Service leaders Rauf Bashir and Rev Jim Corrigall in  Padiham Unitarian Chapel.     Photo: John Hewerdine 

A vibrant multi-faith service attracted 200 people to Padiham Unitarian Chapel in Lancashire on Sunday 24th September 2017, for an extraordinary celebration of music and songs from around the world.

The large congregation joined in as an inter-faith women’s choir, Sacred Sounds, led songs from many traditions, including Jewish (in Hebrew), Christian (Gospel), Hindu and Muslim, and from Celtic spirituality.

They were followed by the Shahe Mardan group, who introduced a form of Sufi Muslim devotional singing known as Qawwali.  This combines South Asian musical instruments, including drums, with haunting devotional songs of great power.

Sufi Qawwali musicians from the group Shahe Mardan begin their devotional singing.     Photo: John Hewerdine.

The service was introduced with prayers and readings from Sacred Scripture (the Bible and the Qur’an) by the organisers, the Unitarian Minister Rev Jim Corrigall, and Rauf Bashir of the Free Spiritual Centre in Pendle.
In a short address, Jim Corrigall said while those taking part were from different traditions, it was vital that people of faith joined in celebrating what they had in common, above all the core teaching of all faiths, that “love and peace should rule our hearts and our societies”.   “In this spirit, we raise our songs of joy and hope to God,” he said.

Rauf Bashir said the essence of Sufism is about striving for nearness to God – and music represents a key pathway for this.   He explained about different types of Sufi music and songs -- which express “the longing to be closer to God”.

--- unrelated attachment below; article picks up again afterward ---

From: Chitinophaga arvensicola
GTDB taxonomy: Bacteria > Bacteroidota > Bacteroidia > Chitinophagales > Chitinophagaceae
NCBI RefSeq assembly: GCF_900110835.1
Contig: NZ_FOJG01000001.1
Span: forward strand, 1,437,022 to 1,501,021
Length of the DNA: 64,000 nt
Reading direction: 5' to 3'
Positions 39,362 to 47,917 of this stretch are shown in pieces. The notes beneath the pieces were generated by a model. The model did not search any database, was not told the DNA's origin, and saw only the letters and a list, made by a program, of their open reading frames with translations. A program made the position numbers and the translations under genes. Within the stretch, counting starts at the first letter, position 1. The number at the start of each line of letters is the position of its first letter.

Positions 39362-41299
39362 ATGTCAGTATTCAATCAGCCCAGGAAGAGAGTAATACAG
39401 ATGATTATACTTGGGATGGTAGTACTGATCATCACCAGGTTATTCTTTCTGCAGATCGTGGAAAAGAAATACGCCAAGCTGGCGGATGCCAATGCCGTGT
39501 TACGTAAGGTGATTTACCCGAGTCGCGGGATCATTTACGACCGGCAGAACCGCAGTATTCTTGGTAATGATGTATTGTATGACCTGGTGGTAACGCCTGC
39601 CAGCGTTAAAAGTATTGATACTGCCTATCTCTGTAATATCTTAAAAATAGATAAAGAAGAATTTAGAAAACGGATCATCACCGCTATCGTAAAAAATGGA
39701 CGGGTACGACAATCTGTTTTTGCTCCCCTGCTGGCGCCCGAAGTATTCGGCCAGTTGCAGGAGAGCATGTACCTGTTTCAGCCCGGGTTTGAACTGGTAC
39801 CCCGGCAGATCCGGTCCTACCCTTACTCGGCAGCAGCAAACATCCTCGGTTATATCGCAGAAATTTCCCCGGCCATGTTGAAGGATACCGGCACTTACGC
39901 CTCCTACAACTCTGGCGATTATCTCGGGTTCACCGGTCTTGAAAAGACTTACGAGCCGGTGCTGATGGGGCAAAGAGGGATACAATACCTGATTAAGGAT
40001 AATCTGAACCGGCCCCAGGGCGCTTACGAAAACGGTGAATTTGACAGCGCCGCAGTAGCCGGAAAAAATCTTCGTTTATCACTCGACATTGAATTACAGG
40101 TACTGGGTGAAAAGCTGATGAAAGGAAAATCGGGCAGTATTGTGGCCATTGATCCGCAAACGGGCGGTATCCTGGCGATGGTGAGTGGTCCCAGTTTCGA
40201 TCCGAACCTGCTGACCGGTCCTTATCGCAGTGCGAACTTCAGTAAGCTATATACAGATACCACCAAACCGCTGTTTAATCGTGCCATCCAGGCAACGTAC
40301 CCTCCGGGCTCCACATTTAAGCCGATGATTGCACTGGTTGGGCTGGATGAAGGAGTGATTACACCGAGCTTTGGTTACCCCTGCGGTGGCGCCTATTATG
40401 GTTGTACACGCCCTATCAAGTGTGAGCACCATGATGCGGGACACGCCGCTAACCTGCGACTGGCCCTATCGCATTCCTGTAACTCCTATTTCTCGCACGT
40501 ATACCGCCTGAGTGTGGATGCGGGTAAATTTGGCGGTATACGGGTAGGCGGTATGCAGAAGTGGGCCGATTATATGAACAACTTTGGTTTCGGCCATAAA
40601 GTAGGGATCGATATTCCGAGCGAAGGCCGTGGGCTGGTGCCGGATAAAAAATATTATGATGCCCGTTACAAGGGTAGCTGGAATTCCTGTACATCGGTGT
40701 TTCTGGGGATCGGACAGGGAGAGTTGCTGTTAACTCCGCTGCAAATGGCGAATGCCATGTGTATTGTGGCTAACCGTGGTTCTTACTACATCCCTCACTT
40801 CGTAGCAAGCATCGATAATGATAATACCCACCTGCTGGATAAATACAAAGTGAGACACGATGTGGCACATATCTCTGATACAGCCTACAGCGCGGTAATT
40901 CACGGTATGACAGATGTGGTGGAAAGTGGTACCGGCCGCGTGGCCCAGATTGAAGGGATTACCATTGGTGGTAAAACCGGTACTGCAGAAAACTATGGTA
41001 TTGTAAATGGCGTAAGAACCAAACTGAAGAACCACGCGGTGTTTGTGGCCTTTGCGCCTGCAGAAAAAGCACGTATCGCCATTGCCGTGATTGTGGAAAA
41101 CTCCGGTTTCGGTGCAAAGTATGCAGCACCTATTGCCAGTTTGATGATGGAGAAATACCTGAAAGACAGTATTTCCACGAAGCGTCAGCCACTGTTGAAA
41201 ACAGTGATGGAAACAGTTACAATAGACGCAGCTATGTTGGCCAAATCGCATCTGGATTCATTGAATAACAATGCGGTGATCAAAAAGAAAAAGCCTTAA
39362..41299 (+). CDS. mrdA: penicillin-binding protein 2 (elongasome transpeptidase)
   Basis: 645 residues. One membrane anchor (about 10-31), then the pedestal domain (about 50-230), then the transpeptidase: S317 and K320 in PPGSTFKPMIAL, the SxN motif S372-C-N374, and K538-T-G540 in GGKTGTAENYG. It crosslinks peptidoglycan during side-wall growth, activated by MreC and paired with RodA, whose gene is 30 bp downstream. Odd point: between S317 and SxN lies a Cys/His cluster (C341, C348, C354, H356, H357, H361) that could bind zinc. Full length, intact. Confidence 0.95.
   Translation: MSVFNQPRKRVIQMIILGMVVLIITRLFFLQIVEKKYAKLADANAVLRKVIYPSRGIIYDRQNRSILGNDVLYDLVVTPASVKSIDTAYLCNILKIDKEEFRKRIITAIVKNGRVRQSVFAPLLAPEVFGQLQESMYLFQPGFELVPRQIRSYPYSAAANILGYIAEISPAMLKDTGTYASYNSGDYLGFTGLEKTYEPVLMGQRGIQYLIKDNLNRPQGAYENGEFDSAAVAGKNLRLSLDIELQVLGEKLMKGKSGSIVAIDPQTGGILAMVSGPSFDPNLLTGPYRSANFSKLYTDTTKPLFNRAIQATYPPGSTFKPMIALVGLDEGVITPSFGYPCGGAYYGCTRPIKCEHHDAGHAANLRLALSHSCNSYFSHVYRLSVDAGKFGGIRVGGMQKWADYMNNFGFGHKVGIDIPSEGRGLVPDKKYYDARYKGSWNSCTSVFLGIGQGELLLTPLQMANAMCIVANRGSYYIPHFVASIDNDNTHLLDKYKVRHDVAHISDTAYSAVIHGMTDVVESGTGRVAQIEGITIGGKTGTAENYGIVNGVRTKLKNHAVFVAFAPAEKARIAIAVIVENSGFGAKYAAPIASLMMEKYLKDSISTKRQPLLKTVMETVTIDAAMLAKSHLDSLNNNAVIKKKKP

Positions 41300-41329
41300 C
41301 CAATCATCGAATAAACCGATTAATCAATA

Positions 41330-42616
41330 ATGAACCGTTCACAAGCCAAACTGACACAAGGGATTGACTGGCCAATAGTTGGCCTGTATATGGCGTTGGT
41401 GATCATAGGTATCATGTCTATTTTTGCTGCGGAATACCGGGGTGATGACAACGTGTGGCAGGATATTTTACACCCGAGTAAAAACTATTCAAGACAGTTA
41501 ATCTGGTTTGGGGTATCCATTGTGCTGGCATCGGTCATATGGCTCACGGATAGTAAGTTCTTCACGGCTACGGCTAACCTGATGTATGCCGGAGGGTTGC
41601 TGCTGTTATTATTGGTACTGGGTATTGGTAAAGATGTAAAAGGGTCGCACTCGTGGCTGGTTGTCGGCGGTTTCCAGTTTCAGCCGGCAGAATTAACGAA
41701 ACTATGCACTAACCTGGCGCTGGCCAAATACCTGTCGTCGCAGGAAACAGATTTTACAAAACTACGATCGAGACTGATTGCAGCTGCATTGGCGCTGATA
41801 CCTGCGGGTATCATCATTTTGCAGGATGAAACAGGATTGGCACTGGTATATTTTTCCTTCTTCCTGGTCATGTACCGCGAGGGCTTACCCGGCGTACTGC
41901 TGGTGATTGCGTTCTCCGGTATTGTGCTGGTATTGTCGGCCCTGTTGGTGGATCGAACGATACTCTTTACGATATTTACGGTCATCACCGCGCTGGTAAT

Rauf Bashir concluded: “Just as the rain and the sun do not differentiate between peoples, neither should we.   Only when you experience friendship across cultures, do you understand that there are good people in all communities.  God showers unlimited love and mercy on us all, if we choose to receive it.”  

Readers & Speakers
Pictured: Festival readers and speakers after the second night (from left): Gillian Peel, Jim Corrigall, Theresa Sowerby and David Rushton. Photo: John Hewerdine.


A festival of English poetry during war-time attracted lively audiences to Padiham Unitarian Chapel (in Lancashire) on the first three Saturdays of June 2017, with numbers averaging around 50 each evening.   This third annual poetry festival at the Padiham Chapel was entitled ‘Edward Thomas and the English War Poets’, and marked the centenary of the death of Edward Thomas at the Front in April 1917. 

In the first lecture (on 3rd June), the poet Theresa Sowerby explored First World War poetry, particularly that of Wilfred Owen and Isaac Rosenberg, against the wider culture of the time.   She was supported by readings from David Rushton. 

Then on 10th June, Rev Jim Corrigall, minister at Padiham, concentrated on Edward Thomas, asking whether he is best described as a nature poet or war poet, with support from Rev Gillian Peel as reader.    Finally (17th June), the poet Edmund Prestwich examined the brutally-honest writings of the Second World War poet Keith Douglas, who was killed in the Normandy landings at the early age of 24.  

Lively discussion followed the lectures.   Several audience members said afterwards they’d greatly enjoyed the festival, which they described as ‘brilliant’.   The Festival was organised by the Lancashire Collaborative Ministry.

Jim Corrigall


Padiham Unitarian Chapel received a Community Award for its Inter-Faith work from (the interfaith group) Building Bridges in Burnley at a ceremony at St Peter’s Church, Burnley, on Sunday 10th July – as did Sufi Muslims from the Free Spiritual Centre in Nelson.   

The awards cited the joint Nativity Service held at Padiham Unitarian Chapel with the Sufis last December (2015).   Collecting the awards – which were presented by the Bishop of Burnley – were Rev Jim Corrigall of Padiham Unitarian Chapel and Arif Khan of the Free Spiritual Centre.


Padiham Unitarian Chapel has become the first church in the Padiham-Burnley-Pendle area to gain approval to hold same-sex weddings.